With all due respect to Olde and New England, there is a much better way to go about sculling, and it has been perfected by native sailors in the Bahama Islands.

In the Bahamian method, the sculling notch is well out on the port quarter. It is thus convenient to keep one’s weight amidships while facing athwartships or forward, using only the left hand to scull. The left hand adapts very easily to this simple task, and frees the right for any other task that might arise.

Pete Culler remarked the advantage of left-handed sculling in Boats, Oars, and Rowing: “In this country the slot is usually in the center of the stern. In the Bahamas it is offset to port for a couple of good reasons -- to account for the method of sculling, and to allow the oar to be used with a rudder in place, so a sailing craft can be helped out in a calm. I think any small boat should be rigged this way.”

In his beautifully illustrated Bahamian Sailing Craft, Wm. R. Johnson, Jr., explains the island technique in detail. “The sculler,” he says “stands (or sits) aft, facing forward. The sculling notch is invariably on the port crown of the transom. The oar is balanced in the notch and grasped in the left hand. By a subtle flip of the wrist the heavy pine oar is worked athwartships with assistance from the right hand on the pull stroke . . . in this manner a dinghy is propelled through the water with great power and minimum of effort.”

Notice that the pull stroke is accentuated. This is a distinctive and necessary feature of the Bahamian method of sculling. Since the oar is driving against the port side of the transom, there is a tendency for the boat to turn to starboard, like a twin-screw powerboat going ahead on port engine only. Obviously some “left rudder” is needed to counter this tendency, and the heavier pull stroke, with a correspondingly greater “bite” or angle on the blade, provides just that. This curious feature of the off-center-to-port notch thus allows most of the work to be done while leaning away from the oar -- an efficient and restful circumstance!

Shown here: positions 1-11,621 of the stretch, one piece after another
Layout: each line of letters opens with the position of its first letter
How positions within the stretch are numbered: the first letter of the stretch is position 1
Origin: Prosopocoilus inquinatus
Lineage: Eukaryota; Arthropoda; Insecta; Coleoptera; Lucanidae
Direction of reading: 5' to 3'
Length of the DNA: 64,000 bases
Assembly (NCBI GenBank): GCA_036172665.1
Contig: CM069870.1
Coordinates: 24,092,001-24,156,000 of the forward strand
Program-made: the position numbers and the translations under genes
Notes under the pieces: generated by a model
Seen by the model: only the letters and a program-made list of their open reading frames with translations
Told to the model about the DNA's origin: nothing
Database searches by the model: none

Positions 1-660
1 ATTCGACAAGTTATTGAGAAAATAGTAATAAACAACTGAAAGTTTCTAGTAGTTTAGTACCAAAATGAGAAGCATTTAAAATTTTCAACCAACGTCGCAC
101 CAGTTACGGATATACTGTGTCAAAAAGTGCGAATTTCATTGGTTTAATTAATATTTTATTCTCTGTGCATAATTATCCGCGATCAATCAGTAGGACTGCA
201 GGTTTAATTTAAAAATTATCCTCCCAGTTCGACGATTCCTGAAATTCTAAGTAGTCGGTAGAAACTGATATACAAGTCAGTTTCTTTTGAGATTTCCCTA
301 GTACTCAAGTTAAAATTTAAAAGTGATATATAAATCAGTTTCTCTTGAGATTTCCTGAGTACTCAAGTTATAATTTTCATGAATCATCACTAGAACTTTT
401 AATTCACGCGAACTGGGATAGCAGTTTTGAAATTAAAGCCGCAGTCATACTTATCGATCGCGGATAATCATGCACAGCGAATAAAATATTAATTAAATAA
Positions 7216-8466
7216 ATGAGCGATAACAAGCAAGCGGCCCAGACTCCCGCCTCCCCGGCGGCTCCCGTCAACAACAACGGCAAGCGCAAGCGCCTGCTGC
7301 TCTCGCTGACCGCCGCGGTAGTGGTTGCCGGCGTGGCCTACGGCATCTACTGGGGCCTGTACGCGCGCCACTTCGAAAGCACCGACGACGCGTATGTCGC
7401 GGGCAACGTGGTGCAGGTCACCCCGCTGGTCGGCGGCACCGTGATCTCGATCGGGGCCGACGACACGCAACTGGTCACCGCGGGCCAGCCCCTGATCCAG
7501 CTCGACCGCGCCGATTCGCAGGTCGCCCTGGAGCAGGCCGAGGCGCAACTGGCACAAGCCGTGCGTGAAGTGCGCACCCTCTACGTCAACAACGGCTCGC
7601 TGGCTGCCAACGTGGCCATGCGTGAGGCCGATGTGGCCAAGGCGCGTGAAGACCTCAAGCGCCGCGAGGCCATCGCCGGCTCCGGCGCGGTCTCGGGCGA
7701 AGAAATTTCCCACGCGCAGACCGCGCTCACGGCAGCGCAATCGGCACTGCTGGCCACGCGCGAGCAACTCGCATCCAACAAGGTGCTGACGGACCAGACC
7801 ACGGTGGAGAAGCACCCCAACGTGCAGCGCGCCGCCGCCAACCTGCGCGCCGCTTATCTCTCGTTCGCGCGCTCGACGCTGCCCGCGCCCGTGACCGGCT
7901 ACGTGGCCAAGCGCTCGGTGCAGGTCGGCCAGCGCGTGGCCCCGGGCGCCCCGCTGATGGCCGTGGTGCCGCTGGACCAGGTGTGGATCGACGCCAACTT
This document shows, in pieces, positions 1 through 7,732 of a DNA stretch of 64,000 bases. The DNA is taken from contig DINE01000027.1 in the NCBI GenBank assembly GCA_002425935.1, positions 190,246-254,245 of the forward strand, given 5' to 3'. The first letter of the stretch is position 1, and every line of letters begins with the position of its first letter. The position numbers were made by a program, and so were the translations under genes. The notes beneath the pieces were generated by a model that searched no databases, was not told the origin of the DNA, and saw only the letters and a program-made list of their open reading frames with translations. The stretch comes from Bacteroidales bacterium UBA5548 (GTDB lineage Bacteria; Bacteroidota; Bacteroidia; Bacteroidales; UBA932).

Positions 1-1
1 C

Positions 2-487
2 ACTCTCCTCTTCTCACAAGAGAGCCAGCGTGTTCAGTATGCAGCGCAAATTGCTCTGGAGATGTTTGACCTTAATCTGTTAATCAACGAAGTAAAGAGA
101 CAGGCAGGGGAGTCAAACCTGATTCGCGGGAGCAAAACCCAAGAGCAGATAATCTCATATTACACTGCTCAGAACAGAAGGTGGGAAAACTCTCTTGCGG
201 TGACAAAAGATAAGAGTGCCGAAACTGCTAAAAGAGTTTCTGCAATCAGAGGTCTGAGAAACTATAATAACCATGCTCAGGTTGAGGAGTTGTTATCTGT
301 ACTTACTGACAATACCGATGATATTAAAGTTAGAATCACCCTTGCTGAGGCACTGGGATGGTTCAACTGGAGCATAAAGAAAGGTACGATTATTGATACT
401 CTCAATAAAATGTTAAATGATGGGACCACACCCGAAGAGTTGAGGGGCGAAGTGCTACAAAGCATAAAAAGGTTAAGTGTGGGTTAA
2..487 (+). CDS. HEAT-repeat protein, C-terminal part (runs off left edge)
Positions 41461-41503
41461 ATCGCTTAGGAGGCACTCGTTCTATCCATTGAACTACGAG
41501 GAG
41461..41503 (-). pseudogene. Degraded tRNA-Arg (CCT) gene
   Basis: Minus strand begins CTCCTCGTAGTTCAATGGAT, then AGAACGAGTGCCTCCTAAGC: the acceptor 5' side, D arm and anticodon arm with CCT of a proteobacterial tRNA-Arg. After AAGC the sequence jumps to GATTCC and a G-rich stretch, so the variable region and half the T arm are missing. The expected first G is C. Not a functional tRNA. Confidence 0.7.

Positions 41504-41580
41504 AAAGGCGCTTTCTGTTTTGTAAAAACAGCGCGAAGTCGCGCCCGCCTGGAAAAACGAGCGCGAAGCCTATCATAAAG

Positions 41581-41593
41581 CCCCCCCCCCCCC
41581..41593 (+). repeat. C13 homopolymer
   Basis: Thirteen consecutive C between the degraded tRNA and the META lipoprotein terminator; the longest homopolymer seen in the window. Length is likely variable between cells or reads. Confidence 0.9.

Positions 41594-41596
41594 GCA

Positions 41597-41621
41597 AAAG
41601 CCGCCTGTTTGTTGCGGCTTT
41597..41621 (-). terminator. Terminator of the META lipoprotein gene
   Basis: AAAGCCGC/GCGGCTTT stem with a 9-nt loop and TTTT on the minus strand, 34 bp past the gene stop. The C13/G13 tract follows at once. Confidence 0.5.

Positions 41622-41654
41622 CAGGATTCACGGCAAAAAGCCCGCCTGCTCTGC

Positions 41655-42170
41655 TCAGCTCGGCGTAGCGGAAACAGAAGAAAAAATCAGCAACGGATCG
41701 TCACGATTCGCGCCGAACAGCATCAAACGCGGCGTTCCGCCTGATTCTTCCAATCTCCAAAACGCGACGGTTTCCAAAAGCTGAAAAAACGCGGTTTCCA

The Bahamian fisherman has refined the art of sculling as perhaps nowhere else in the world. It is worth looking more closely at his equipment. The sculling notch is usually just a half round carved in the top plank of the transom. Sometimes a separate piece of wood is let in or bolted on to take the wear, or raise the notch slightly to obtain the required angle of the oar in the water. His scull has a long, straight loom, and a long, rather narrow blade. Most importantly, the blade is diamond (or half-diamond) shaped. This special shape of the upper surface of the oar greatly facilitates the sculling action, making the oar flip-flop automatically as it is swept back and forth. Without it, the wrists would have to do most of the work of turning the blade.

If your boat is rigged for sailing, all the more reason to take up sculling. You have perhaps already discovered that rowing is awkward or impossible while sharing the skiff with a furled sail and spars. By contrast, it is wonderfully handy to scull when you have run out of wind. You can even “motor sail” in light airs, leaving the tiller free and steering with alternate “thick” and “thin” bites of the blade.